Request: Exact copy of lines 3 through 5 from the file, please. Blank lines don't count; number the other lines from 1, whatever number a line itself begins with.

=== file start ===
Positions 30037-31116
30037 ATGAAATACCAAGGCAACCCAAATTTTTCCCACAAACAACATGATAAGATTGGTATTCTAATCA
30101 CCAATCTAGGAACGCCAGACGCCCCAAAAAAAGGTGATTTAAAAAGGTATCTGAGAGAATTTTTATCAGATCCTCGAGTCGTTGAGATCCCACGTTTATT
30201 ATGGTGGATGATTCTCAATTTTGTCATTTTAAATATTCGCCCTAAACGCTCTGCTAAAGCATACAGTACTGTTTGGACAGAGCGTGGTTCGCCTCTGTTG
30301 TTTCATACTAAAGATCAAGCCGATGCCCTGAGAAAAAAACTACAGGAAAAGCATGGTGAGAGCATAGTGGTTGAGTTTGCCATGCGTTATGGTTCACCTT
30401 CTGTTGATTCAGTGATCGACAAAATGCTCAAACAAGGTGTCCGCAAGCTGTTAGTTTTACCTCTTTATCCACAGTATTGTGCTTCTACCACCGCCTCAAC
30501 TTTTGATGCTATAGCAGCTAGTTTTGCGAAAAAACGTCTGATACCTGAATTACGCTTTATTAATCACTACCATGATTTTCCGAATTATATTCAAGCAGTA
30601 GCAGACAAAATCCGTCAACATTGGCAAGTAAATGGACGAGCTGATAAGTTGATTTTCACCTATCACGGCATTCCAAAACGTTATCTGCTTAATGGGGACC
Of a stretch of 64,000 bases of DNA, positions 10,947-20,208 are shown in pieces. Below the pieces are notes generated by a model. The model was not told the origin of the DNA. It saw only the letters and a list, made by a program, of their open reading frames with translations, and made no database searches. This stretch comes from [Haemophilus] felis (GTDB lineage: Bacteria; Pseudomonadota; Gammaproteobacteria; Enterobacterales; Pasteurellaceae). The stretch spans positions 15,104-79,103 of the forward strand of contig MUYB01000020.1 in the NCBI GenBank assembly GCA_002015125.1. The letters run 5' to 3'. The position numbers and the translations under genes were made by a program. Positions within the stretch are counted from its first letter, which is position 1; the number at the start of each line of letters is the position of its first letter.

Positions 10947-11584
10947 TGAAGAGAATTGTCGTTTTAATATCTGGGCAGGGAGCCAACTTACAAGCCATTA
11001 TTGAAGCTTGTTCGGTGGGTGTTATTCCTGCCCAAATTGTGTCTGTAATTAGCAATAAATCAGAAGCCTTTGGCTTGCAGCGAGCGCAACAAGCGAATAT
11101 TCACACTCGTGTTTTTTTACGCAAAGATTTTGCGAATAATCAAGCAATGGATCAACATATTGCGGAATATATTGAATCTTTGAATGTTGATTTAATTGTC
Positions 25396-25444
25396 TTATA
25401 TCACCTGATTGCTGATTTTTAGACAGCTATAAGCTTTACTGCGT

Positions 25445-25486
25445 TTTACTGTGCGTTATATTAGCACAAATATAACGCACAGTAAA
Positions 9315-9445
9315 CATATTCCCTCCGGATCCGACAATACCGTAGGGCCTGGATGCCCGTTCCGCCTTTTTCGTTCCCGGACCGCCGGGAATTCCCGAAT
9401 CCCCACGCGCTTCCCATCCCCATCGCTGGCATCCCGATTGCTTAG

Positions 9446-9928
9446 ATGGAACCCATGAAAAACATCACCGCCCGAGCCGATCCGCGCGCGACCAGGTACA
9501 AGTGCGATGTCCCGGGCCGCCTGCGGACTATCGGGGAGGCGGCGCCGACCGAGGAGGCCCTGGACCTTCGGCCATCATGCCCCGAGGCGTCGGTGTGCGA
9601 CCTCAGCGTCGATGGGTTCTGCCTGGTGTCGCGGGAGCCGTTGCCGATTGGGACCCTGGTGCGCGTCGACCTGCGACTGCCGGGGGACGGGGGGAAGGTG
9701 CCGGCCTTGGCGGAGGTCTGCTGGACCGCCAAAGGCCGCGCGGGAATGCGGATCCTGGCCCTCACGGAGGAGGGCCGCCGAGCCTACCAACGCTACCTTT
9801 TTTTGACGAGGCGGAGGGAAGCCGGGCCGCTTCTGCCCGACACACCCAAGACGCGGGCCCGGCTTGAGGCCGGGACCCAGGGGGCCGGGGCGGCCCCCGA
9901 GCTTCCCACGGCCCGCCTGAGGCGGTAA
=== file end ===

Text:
30101 CCAATCTAGGAACGCCAGACGCCCCAAAAAAAGGTGATTTAAAAAGGTATCTGAGAGAATTTTTATCAGATCCTCGAGTCGTTGAGATCCCACGTTTATT
30201 ATGGTGGATGATTCTCAATTTTGTCATTTTAAATATTCGCCCTAAACGCTCTGCTAAAGCATACAGTACTGTTTGGACAGAGCGTGGTTCGCCTCTGTTG
30301 TTTCATACTAAAGATCAAGCCGATGCCCTGAGAAAAAAACTACAGGAAAAGCATGGTGAGAGCATAGTGGTTGAGTTTGCCATGCGTTATGGTTCACCTT